How to make a cheap, easy
LLAMA HARNESS

It can be tough to gather enthusiasm for playing with llamas in the dead of winter, but last winter we tried something that was voted by kids, parents, and llamas, as "one of the funnest things we ever did".

We made simple harnesses for our llamas and taught them to pull toboggans!
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Flash enjoys winter fun as much as the kids do.

A CART harness is a very complicated affair, but most of it is designed to STOP the cart. If you keep your toboggan (OK, OK, it's a calf sled!) far enough back that it won't run into the llama, there's no need for all that.
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Here's what our harnesses look like.


We bought 7 metres of 1.5" nylon webbing for each harness, and two large plastic buckles. I added two carabiniers to the ends of the tug lines, but they aren't strictly necessary. Besides that, you'll need a pair of scissors, a stapler, and a lighter or book of matches. Almost any home sewing machine can handle this job, with heavy-woven needles and ordinary thread.

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Here's what it looks like on the animal.
No, this isn't a grossly fat llama! It's Perdrix, 11.5 months pregnant, who graciously consented to model.

Assemble your scissors, webbing, stapler, a helper if possible, and the llama.

Do the front cinch strap first. Put it around the llama so it lies just behind the withers. Staple it three times - once on each end of the strap to mark where the buckle goes, and then staple it together so it stays on the llama.

Cut the webbing. Be sure to leave lots to sew the buckle on and adjust the tightness.

Do the back cinch the same way.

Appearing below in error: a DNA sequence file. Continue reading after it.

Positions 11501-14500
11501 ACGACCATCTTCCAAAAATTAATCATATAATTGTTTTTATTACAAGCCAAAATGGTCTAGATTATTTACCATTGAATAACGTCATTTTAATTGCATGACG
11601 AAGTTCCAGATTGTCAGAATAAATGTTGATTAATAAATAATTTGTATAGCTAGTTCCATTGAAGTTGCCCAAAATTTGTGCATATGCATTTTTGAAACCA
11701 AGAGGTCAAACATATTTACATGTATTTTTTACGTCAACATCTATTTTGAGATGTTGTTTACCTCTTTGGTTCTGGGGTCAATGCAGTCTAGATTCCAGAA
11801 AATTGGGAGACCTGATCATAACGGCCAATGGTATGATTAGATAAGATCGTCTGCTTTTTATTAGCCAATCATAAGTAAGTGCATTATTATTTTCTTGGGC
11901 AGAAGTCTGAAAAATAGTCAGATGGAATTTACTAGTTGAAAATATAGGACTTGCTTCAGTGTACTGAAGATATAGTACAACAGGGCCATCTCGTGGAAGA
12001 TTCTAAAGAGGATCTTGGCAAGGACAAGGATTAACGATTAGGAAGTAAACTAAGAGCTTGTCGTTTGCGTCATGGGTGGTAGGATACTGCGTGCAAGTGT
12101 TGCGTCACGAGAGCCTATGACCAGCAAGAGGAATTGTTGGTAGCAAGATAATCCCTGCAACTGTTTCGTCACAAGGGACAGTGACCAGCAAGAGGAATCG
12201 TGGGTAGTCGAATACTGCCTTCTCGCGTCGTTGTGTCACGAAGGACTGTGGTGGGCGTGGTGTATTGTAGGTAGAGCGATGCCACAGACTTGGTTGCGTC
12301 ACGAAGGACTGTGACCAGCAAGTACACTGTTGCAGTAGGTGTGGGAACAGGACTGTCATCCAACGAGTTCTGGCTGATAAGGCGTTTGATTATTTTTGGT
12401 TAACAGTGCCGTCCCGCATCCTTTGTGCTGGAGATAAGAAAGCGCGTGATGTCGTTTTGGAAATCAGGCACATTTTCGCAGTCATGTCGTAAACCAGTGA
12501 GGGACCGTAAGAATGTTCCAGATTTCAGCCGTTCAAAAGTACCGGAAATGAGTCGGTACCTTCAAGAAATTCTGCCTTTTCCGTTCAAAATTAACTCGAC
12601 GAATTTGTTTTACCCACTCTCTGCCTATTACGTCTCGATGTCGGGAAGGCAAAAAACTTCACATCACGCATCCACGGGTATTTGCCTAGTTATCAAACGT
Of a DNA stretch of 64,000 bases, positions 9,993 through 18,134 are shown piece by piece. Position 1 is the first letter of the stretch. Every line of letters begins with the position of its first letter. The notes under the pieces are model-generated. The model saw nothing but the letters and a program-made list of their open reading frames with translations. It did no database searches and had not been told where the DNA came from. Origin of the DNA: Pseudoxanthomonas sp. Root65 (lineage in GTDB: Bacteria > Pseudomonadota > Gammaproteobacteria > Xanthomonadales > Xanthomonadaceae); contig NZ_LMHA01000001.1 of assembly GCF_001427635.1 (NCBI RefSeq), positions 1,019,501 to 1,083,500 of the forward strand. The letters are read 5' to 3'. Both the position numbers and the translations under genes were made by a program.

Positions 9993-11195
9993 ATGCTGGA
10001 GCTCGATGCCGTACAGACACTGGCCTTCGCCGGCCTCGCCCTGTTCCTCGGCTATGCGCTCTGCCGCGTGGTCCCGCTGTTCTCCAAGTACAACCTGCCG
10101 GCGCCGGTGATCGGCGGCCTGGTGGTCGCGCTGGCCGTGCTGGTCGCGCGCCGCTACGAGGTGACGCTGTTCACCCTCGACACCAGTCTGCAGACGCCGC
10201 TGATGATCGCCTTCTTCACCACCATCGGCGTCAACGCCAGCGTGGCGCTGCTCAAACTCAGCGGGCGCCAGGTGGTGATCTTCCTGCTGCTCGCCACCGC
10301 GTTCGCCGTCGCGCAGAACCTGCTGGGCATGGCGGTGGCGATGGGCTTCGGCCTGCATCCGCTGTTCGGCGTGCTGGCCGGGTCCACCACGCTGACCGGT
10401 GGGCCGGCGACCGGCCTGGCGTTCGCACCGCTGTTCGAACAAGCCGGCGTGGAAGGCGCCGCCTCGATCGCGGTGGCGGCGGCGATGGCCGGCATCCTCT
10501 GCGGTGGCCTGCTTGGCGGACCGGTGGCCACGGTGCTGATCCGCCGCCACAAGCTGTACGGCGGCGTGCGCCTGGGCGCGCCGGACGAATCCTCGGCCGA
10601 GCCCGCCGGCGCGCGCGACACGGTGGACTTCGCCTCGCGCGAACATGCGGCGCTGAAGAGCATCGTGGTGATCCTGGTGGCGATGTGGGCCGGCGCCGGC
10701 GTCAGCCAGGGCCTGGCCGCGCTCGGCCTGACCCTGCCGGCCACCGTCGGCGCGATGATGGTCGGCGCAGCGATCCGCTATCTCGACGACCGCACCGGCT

Now take the remaining webbing and wrap it around the llama from back to front to back again. Staple it onto the cinch straps.

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Note that the horizontal strap is attached to the cinches rather high. This is to keep the chest strap in place in that little hollow between the llama's throat and chest, and to keep the tug lines from getting tangled in her back legs.

If I was making this harness again, I'd rotate that front cinch strap so the buckle was closer to the horizontal strap and further away from her elbow, but it'll do. Obviously this isn't a heavy-duty weight-pulling harness, or a harness that she's going to be wearing day in and day out for weeks, or it would have padding, but for training and games, it's perfect.

Once it's all stapled together, take it off the llama. To do this, pull the cinch strap staples apart (don't worry, that's why you stapled them three times, they'll still be marked where you should put the buckles), and gently lift the rest over the llama's head. Now you'll sew it.

Below left is a photo of a secure way to sew these joins. As you can see from the photo below right, I use this "box" stitch pretty much everywhere
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Finally, use the lighter or match to melt all your raw edges so they don't fray.

The hardest part of making this harness, I think, is figuring out how to thread the webbing through the buckles!
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It took me 41 minutes to make this harness, not counting shopping, but counting catching the llama, finding the stapler, returning it to where it should have been in the first place, and changing the needle and thread on the sewing machine. With our 4-H kids, I measured, and the kids stapled and then took their own harnesses home and sewed them themselves.

This particular harness was donated as a prize for the Agribition show, but if you didn't win it, make your own and get started having some fun with your llama!